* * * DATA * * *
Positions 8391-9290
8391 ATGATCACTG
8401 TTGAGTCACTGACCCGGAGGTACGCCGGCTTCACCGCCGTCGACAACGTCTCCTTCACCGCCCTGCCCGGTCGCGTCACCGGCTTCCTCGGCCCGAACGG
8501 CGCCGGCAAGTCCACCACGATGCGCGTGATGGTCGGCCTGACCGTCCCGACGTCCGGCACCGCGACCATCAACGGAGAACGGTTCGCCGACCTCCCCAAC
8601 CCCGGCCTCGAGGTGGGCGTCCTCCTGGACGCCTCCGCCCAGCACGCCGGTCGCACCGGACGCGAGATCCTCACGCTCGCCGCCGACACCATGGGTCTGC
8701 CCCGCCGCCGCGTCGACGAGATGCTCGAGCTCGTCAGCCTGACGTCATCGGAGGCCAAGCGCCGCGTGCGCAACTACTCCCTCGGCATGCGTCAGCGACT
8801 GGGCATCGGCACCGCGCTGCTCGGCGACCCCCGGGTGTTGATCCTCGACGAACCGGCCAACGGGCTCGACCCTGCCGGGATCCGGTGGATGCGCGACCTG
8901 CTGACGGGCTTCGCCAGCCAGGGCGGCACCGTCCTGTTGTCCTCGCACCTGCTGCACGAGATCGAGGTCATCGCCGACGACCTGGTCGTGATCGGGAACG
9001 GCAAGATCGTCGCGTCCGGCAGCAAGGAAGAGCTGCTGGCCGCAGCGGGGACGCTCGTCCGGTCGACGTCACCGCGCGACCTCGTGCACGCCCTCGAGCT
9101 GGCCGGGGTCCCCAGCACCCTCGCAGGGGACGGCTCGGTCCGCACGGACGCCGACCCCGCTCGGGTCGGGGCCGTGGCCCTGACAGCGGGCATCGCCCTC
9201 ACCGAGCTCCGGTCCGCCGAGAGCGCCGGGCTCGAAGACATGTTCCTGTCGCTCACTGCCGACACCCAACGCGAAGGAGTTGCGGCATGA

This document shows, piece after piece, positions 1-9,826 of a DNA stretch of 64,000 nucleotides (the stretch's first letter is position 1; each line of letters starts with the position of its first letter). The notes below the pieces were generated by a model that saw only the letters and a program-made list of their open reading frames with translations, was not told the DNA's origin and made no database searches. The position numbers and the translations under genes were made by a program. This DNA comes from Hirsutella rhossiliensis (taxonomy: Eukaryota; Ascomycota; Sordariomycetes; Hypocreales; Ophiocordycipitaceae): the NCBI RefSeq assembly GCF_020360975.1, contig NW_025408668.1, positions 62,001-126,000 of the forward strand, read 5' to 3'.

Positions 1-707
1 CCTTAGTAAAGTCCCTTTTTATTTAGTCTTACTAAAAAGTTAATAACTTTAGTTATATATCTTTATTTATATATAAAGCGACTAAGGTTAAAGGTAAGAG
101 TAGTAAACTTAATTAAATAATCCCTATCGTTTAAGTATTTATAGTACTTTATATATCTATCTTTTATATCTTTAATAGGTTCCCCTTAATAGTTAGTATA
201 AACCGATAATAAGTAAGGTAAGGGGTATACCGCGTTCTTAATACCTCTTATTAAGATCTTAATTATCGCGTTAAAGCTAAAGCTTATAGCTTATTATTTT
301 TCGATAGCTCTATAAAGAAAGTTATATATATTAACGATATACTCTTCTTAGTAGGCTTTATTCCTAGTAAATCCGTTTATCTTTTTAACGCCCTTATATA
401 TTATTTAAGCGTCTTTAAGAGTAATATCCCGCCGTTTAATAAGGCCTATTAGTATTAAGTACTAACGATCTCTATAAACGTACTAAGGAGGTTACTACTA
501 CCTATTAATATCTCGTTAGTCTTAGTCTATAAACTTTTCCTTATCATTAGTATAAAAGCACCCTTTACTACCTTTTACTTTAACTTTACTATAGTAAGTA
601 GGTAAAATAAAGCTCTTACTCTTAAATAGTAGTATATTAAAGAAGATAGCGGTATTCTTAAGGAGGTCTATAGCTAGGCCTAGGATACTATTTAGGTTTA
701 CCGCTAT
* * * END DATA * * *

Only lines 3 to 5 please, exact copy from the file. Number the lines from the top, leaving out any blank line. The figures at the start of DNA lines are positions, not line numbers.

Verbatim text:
8401 TTGAGTCACTGACCCGGAGGTACGCCGGCTTCACCGCCGTCGACAACGTCTCCTTCACCGCCCTGCCCGGTCGCGTCACCGGCTTCCTCGGCCCGAACGG
8501 CGCCGGCAAGTCCACCACGATGCGCGTGATGGTCGGCCTGACCGTCCCGACGTCCGGCACCGCGACCATCAACGGAGAACGGTTCGCCGACCTCCCCAAC
8601 CCCGGCCTCGAGGTGGGCGTCCTCCTGGACGCCTCCGCCCAGCACGCCGGTCGCACCGGACGCGAGATCCTCACGCTCGCCGCCGACACCATGGGTCTGC